Unions want social dialogue on the Just Transition for workers

There is emerging consensus amongst trade unions on what they expect from a Just Transition, and this is confirmed by country case studies from Australia, Indonesia, Iraq, Japan, New Zealand, Nigeria, South Africa, and Spain, that were made at the Just Transition and the energy sector initiative meeting on 29 July.

The initiative, which is organised by the International Trade Union Confederation (ITUC), LO Norway and IndustriALL Global Union held a workshop on country cases and is a platform for unions globally to exchange information on the Just Transition in the oil and gas value chain.

In Australia, the new labour government is now likely to agree to unions demands for the creation of a national Just Transition Authority. The longer-term role of natural gas in the energy transition is still being shaped.

ITUC General Secretary and former Australian Council of Trade Unions President Sharan Burrow said:

“There is cause for optimism with the new government. Australian unions are doing a lot to make sure that they are part of this process and are pushing government to focus on investment and a Just Transition for workers.”

Indonesia, whose government will host the G20 G20 The Group of Twenty, or G20, is a forum for international cooperation on the most important aspects of the international economic and financial agenda. It brings together 19 countries and the European Union, which together represent around 90% of global GDP, 80% of global trade and two thirds of the world’s population. this year, has a net zero roadmap to phase out coal fired power by 2060. However, unions are concerned that there is no clear plan on how to reach these targets or what they mean for the 1.2 million workers in coal mining. Unions want a tripartite social dialogue to shape this plan and to include discussions on the future of the oil and natural gas industries.

In Iraq transition plans and investment have come to a halt due to instability in the country, while government remains hostile to union collaboration. Hashmeya Alsadawe, International Secretary of the Iraqi electricity sector unions, said:

“There is so much opportunity for renewable energy in Iraq, yet there is flaring of gas all over the country. Climate change and global warming are universal problems, and we need global pressure on the Iraqi government.”

Japanese unions reported on the country’s ambitious roadmap to tackle climate change. Cooperation between unions and the government is strong. With tight electricity supply and high natural gas prices, the government and unions see roles for solar power and nuclear energy. To maintain security of supply, the Japanese government is seeking for natural gas suppliers.

New Zealand is the first country to announce a phaseout of offshore oil and gas drilling with an inclusive Just Transition plan for workers and communities. Further, there is support from unions on plans to achieve net-zero emissions by 2050. But the E tu is optimistic.

“We have the right framework and there are many positive developments. We are still learning; the transition process is not perfect… If there is a change of government, we are concerned about what it might mean for the process.”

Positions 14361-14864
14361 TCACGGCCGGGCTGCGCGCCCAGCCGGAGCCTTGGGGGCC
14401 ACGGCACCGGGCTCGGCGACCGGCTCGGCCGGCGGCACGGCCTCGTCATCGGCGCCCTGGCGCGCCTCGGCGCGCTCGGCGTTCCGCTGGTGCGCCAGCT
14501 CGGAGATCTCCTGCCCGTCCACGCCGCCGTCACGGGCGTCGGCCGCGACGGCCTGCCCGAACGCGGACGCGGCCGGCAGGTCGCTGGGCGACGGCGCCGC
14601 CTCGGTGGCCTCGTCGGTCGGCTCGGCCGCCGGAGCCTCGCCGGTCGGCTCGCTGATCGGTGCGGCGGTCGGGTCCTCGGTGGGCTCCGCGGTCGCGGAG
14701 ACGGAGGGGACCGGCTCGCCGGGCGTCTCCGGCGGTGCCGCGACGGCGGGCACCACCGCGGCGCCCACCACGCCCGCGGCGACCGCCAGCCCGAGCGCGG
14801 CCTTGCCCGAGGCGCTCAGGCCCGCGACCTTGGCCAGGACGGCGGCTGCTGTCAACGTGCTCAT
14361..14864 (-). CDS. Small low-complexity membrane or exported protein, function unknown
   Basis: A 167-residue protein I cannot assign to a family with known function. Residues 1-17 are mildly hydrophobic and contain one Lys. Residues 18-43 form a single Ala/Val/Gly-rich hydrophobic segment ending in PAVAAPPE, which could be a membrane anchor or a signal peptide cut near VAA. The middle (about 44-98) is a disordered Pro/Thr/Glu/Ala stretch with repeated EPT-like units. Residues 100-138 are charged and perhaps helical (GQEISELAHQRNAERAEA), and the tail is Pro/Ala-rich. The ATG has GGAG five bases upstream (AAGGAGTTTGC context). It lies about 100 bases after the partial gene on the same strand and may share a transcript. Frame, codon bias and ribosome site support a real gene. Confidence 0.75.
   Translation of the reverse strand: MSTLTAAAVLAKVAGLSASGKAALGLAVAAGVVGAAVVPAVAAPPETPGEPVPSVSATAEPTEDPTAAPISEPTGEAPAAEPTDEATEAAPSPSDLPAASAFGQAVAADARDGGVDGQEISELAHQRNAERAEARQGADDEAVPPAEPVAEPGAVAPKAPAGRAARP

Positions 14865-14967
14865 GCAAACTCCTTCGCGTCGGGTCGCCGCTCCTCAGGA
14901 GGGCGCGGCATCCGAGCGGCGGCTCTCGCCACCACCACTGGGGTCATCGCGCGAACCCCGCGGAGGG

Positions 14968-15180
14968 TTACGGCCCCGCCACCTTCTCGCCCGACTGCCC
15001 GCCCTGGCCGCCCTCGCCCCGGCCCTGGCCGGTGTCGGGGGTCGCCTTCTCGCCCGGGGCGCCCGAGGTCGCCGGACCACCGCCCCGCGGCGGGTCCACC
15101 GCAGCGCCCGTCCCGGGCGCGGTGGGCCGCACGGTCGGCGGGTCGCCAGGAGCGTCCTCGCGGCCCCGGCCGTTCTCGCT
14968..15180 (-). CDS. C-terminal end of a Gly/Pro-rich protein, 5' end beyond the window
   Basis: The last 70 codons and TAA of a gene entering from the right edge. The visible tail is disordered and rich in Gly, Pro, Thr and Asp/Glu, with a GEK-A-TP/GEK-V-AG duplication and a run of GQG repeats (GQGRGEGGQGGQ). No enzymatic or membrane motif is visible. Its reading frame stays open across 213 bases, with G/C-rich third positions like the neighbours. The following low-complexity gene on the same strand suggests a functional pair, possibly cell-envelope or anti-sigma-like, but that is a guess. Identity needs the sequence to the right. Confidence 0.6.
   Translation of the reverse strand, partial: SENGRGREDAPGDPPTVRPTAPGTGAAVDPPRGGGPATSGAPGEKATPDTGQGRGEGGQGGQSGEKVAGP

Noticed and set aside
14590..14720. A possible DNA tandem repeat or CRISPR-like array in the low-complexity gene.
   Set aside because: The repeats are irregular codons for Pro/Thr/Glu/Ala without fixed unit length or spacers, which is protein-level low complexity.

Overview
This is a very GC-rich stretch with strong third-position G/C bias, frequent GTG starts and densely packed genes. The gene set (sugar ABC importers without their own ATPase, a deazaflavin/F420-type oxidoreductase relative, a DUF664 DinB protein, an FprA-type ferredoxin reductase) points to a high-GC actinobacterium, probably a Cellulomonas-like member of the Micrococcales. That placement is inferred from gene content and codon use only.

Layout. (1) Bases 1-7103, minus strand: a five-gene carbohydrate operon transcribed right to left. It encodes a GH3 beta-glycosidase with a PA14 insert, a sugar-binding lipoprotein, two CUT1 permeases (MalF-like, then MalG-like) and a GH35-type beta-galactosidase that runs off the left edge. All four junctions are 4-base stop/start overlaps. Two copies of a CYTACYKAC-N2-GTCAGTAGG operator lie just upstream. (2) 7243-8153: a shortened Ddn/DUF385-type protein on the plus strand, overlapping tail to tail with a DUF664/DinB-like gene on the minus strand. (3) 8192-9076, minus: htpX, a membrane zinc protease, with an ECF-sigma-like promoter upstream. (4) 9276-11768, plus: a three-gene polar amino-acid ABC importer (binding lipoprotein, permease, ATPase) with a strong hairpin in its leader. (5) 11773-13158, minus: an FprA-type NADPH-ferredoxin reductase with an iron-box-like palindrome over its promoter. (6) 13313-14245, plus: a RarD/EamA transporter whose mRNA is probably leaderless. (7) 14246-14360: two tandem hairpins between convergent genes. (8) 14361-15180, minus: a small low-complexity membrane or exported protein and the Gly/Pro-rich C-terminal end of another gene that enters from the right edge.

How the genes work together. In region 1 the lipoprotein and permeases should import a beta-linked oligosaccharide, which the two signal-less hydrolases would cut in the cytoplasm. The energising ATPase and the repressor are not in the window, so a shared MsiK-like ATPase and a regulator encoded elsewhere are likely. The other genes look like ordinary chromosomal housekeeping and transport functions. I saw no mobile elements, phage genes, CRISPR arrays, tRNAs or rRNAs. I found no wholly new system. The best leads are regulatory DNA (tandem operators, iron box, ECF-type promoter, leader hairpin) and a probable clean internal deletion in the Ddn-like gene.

said Irina Freilekhman, researcher at E tu.

“Just transition in the energy sector should not throw any worker under the bus, the human aspect is important”

said Ayuba Wabba, President, ITUC and Nigeria Labour Congress who insisted that social dialogue, social protection, decent sustainable jobs, investment and innovation are key to ensure that workers see a real Just Transition no matter where they are in the world. In Nigeria, trade unions are part of a tripartite social dialogue process on delivering the country’s commitments to the UN climate process, but more needs to be done especially on what unions can do collectively to have a seat at the table.

Afolabi Olawale, General Secretary of the Nigerian oil workers’ union NUPENG, said:

“We will not support an unconditional transition without decent jobs.”

He explained that despite the energy transition plan with many renewable energy jobs, the government still invests heavily in oil and gas exploration. Oil and gas exports account for 65 per cent of Nigeria’s national revenue. While oil jobs are below 5 per cent of direct employment, they are the best quality jobs available.

In South Africa COSATU and its affiliates have developed a Just Transition Blueprint for Workers for the coal-energy value chain, agriculture, and transport. The Blueprint provides policy, collective bargaining, and other tools for unions to ensure that workers can drive the agenda of a radical transformation of the economy. South Africa’s energy mix going forward is under discussion after recent announcements by the government. There will be more renewables, and potentially a greater role for natural gas.

Spain’s Just Transition strategy for the energy sector is part of a larger decarbonization effort for the whole economy. Social dialogue is a big part of this process and unions are closely involved. Union confederations CCOO and UGT reported a complex yet positive start to the process, which started with a coal phaseout and a rapid buildup of renewable energy and last year expanded to include a ban on new oil and gas drilling.

The next workshop on country cases will be on 31 August 2022.